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Metanoia: 2021 Senior Studio Concentration Seminar Exhibition

PLEASE NOTE: Due to the ongoing COVID-19 pandemic, in-gallery visits from off-campus visitors will take place by appointment only. Hours are Monday through Friday 10 a.m. – 5 p.m. To book an entry time, email or call 508-793-3356. Masks and social distancing practices are required.

Metanoia: Senior Concentration Seminar Exhibition 2021

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The Iris and B. Gerald Cantor Art Gallery and the Department of Visual Arts at the College of the Holy Cross are pleased to present the work of nine graduating visual arts majors in the exhibition “Metanoia,” on view from Wednesday, April 28 through graduation day, Friday, May 21, 2021.

The artwork on view was developed during the year-long Senior Studio Concentration Seminar by Isabel Dawson, Elizabeth Larkin, Kiera MacAneney, Yekaterina Martin, Grace Peluso, Fernando Torralba, José Tenorio Villagomez, Jasmine Williams and Simeon Lloyd Wingard. 

Visual arts majors who participate in the seminar are assigned studio space and mentored as they explore their creative interests – whether in traditional mediums such as drawing, painting, photography, printmaking, and sculpture, or though state-of the-art digital illustration and video production. Installation and other forms of contemporary expression are also likely to be seen in the senior exhibition, as students freely investigate societal, intellectual, personal and aesthetic concepts such as racism, materiality, the nature of human memory and finding balance in a frenetic world.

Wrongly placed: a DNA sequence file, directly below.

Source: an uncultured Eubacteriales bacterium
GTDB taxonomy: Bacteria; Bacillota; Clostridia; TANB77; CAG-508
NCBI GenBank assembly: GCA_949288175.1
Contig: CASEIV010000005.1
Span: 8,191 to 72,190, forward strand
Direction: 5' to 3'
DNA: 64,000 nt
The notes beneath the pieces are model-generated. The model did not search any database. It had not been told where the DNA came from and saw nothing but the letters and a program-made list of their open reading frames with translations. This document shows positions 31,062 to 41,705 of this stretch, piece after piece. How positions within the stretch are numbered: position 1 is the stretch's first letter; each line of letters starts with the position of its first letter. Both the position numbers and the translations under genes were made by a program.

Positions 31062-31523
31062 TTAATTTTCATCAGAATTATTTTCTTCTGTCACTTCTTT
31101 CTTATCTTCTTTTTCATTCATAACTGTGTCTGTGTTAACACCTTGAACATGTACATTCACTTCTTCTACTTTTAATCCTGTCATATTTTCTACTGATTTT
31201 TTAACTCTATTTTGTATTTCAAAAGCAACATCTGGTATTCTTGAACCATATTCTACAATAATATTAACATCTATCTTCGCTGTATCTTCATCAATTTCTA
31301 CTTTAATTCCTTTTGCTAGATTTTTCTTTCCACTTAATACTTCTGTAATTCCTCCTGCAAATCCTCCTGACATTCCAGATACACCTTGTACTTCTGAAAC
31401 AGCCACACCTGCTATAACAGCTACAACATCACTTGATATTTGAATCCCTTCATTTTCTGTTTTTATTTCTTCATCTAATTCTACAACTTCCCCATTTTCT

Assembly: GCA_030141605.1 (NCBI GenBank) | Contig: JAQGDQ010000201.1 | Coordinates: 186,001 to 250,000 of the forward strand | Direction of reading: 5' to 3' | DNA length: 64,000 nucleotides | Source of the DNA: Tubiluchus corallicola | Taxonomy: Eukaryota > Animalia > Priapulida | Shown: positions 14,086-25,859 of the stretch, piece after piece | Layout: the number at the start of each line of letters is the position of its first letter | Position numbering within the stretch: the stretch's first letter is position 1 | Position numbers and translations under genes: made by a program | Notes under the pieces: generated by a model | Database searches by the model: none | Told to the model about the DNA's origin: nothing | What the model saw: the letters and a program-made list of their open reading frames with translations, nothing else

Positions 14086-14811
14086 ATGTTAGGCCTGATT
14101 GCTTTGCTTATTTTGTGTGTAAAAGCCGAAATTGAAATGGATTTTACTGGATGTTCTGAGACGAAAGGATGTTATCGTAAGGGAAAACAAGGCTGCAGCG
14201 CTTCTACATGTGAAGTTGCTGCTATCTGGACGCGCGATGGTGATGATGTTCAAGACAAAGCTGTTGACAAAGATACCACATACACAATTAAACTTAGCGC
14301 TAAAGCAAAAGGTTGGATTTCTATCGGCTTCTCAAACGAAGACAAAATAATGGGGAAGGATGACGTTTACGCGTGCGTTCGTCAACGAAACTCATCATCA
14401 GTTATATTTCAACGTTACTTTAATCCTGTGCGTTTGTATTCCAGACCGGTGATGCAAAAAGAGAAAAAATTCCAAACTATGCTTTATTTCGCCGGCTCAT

Cristi Rinklin, professor and chair of the visual arts department taught the seminar course during fall 2020, while Matthew Gamber, associate professor, took the reins for spring 2021. Meredith Fluke, director of the Cantor Art Gallery, played a pivotal role in guiding the students through a professional installation of their work in the Cantor Art Gallery.

“Our goal is to provide these emerging artists with the experience of what it’s like to work with a professional gallery. We stress the collaboration between gallery and artist, and how to prepare and present their work to its greatest advantage,” said Fluke. “The process is new to many of them; we’re here to encourage them to think about their work from new perspectives, and to provide them with skills they can bring along with them into their continuing practice.”

The title of this year’s exhibition, “Metanoia,” has Greek origins and is meant to evoke a transformative change of one’s mind. Submitted by Yekaterina Martin, it was chosen by group consensus as the overall theme of the collective presentation.

Metanoia: Senior Concentration Seminar Exhibition 2021